Maturation of the condensing vacuole to a secretory or zymogen granule is marked by condensation of the proteins within the vacuole and pinching off of membrane vesicles. The diameter of a secretory (zymogen) granule is about two thirds that of a condensing vacuole, and its content is more electron dense. Secretory proteins are stored in zymogen granules that are located in the apical region of the acinar cell. The bottom portion of Figure 43-2 shows the results of a pulse-chase experiment that follows the cellular itinerary of radiolabeled amino acids as they move sequentially through the four major compartments of the secretory pathway.
Exocytosis, the process by which secretory granules release their contents, is a complex series of events that involves the movement of the granules to the apical membrane, fusion of these granules with the membrane, and release of their contents into the acinar lumen. Secretion is triggered by stimulation of cell-surface receptors by either hormones or neurotransmitters (neurohumoral stimulation). At the onset of secretion, the surface area of the apical plasma membrane transiently increases as much as 30-fold. Thereafter, activation of an apical endocytic pathway leads to retrieval of the secretory granule membrane for recycling and a decrease in the area of the apical plasma membrane back to its resting value. Thus, during the steady state of secretion, secretory granule membrane is simultaneously delivered to and retrieved from the apical membrane.
Before the exocytotic event, vacuolar-type H pumps (see pp. 118–119) in the vesicle membrane use the energy of ATP hydrolysis to transport H+ from the cytosol to the lumen of the vesicle. This transport process sets up both a chemical gradient for H+ (inside acid) and an electrical gradient (inside positive) across the vesicle membrane. Cl− channels in the vesicle membrane can then allow Cl− to flow into the vesicle lumen, in parallel with the H+, so that the overall process is HCl movement from cytosol to vesicle lumen. Water follows by osmosis. The above “secretion” of minute amounts of Cl− into the secretory vesicle may contribute to the hydration of proteins within the granule before vesicle fusion. Furthermore, exocytosis of the vesicle contents may lead to a transient acidification of the acinar lumen and may modulate adjacent epithelial cells.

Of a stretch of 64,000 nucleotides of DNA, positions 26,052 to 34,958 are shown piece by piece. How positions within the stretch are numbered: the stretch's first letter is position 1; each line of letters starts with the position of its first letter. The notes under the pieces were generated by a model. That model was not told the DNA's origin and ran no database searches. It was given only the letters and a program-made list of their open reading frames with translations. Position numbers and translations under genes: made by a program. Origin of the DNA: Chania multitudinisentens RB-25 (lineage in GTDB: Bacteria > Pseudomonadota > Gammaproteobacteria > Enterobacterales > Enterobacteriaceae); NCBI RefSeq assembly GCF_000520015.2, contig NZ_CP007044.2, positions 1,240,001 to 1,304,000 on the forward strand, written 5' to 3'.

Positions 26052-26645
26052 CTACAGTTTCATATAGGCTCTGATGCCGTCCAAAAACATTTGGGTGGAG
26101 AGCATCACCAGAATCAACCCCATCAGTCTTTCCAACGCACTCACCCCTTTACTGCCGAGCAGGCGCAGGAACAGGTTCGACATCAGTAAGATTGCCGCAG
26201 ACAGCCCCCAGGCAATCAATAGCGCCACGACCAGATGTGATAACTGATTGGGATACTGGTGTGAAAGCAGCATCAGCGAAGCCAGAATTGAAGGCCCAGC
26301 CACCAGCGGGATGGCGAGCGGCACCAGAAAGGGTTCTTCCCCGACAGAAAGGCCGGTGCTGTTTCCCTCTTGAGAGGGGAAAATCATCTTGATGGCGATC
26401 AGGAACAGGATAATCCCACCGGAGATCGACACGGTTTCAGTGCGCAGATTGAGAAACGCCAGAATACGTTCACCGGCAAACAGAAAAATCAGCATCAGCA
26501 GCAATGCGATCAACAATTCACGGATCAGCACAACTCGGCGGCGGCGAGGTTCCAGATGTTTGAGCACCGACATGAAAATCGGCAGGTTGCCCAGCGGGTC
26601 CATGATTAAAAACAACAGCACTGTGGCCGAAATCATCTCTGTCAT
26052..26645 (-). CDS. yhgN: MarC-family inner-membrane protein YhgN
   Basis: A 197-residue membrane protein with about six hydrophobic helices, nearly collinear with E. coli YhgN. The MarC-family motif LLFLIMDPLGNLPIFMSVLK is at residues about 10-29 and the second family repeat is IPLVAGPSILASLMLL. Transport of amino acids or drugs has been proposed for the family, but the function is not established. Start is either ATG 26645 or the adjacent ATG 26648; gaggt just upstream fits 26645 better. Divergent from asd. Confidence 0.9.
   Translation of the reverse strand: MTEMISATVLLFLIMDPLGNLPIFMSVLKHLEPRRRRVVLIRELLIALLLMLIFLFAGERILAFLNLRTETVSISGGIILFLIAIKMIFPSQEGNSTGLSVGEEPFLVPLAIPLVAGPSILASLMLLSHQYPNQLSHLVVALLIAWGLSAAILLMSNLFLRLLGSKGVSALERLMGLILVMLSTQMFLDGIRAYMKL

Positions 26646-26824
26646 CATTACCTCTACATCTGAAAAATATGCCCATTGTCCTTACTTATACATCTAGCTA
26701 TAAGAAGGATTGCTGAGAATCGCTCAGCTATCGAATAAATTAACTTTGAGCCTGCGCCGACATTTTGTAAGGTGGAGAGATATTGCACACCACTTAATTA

The cytoskeleton of the acinar cell plays an important role in the regulation of exocytosis. A component of the actin network appears to be required for delivery of the secretory granules to the apical region of the cell. A second actin network, located immediately below the apical membrane, acts as a barrier that blocks fusion of the granules with the apical plasma membrane. On stimulation, this second network reorganizes and then releases the blockade to permit the secretory granules to approach the apical plasma membrane. Fusion of the granules with the plasma membrane probably requires the interaction of SNAREs on secretory granules and the apical plasma membrane, as well as various other factors (see p. 37). After fusion, the granule contents enter the acinar lumen and move down the ducts into the gastrointestinal tract.